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Philosophical Perspectives on Childhood and Youth

Key information

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Module description

What is it to be a child or a ‘young person’? How have these categories been applied to us, and by us, in our own lives, and how have they been applied elsewhere? These categories powerfully shape our personal and social worlds and social scientific analysis. For example, they create a whole range of hierarchies, relationships and social opportunities. At the same time these are not at all simple categories and we may have very different, and sometimes conflicting, intuitions about them. Indeed they throw up fundamental philosophical questions – about the nature of reality, about how we do and should make knowledge claims that rely on categories such as ‘children’, and about whether (and how) we can ethically defend  the range of ways we treat people by deploying such categories. This module provides a guide to recognising and tackling these philosophical questions and to exploring their practical relevance. It does so by starting from the personal experiences of course members along with contrasting case studies of diverse life courses.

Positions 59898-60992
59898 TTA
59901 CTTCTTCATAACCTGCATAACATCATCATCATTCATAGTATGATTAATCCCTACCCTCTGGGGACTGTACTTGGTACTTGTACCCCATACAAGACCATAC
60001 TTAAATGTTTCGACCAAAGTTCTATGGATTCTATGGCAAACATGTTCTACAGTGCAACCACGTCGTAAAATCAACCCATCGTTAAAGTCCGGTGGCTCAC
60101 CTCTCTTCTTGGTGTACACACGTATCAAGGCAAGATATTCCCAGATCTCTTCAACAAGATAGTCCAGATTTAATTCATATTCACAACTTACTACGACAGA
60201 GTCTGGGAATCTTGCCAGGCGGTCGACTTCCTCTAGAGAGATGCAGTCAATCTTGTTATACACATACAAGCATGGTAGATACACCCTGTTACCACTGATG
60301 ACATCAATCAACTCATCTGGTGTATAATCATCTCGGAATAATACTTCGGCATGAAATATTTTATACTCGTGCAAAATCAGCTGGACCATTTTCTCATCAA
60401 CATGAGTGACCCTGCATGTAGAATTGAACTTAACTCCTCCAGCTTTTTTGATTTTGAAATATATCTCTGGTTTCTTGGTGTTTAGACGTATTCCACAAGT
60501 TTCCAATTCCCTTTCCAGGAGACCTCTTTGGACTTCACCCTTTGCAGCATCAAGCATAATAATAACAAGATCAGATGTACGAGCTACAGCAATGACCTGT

Assessment details

  • 3,000 word essay (worth 100%) 

Module description disclaimer

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Please note that modules with a practical component will be capped due to educational requirements, which may mean that we cannot guarantee a place to all students who elect to study this module.

Please note that the module descriptions above are related to the current academic year and are subject to change.